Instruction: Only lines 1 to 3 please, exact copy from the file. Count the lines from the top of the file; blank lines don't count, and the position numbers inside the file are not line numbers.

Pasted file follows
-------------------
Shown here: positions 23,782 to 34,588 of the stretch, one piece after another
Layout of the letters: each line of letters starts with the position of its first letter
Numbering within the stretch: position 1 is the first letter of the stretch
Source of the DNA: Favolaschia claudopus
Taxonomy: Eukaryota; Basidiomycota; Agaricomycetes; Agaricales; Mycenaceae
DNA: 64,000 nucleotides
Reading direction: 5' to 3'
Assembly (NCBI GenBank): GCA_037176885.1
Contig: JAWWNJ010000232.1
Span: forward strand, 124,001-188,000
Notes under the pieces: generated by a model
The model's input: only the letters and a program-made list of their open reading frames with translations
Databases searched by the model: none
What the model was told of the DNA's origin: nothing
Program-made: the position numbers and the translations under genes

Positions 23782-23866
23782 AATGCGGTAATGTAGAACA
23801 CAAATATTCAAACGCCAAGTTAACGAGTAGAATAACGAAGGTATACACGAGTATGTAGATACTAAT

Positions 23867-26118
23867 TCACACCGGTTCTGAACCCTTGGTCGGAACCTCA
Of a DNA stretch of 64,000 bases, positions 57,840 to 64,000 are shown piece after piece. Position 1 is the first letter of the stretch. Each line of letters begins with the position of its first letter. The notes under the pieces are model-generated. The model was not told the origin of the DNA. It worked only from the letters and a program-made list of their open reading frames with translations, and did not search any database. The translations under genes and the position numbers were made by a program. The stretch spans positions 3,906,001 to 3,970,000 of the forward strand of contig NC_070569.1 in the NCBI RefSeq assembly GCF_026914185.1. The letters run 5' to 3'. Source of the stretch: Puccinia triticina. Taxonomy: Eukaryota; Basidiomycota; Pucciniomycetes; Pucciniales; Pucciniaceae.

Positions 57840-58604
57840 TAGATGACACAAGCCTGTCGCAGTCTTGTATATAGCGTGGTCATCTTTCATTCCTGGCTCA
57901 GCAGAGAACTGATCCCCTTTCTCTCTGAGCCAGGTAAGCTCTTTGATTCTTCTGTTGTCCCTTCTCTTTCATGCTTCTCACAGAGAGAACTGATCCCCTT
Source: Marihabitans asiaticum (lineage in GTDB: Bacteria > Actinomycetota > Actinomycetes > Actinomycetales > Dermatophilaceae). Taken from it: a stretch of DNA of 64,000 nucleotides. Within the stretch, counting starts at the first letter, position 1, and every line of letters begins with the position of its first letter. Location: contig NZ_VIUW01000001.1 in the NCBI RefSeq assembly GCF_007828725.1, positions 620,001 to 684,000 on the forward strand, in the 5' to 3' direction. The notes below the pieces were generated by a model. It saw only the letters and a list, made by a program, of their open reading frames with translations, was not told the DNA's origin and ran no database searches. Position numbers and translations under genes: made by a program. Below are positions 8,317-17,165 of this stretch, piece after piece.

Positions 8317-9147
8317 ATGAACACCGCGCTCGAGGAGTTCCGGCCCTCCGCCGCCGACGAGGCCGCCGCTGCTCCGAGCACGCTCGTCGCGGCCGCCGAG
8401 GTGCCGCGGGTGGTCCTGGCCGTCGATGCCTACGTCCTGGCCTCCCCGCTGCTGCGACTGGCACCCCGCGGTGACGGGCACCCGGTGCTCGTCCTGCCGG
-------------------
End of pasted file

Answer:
Shown here: positions 23,782 to 34,588 of the stretch, one piece after another
Layout of the letters: each line of letters starts with the position of its first letter
Numbering within the stretch: position 1 is the first letter of the stretch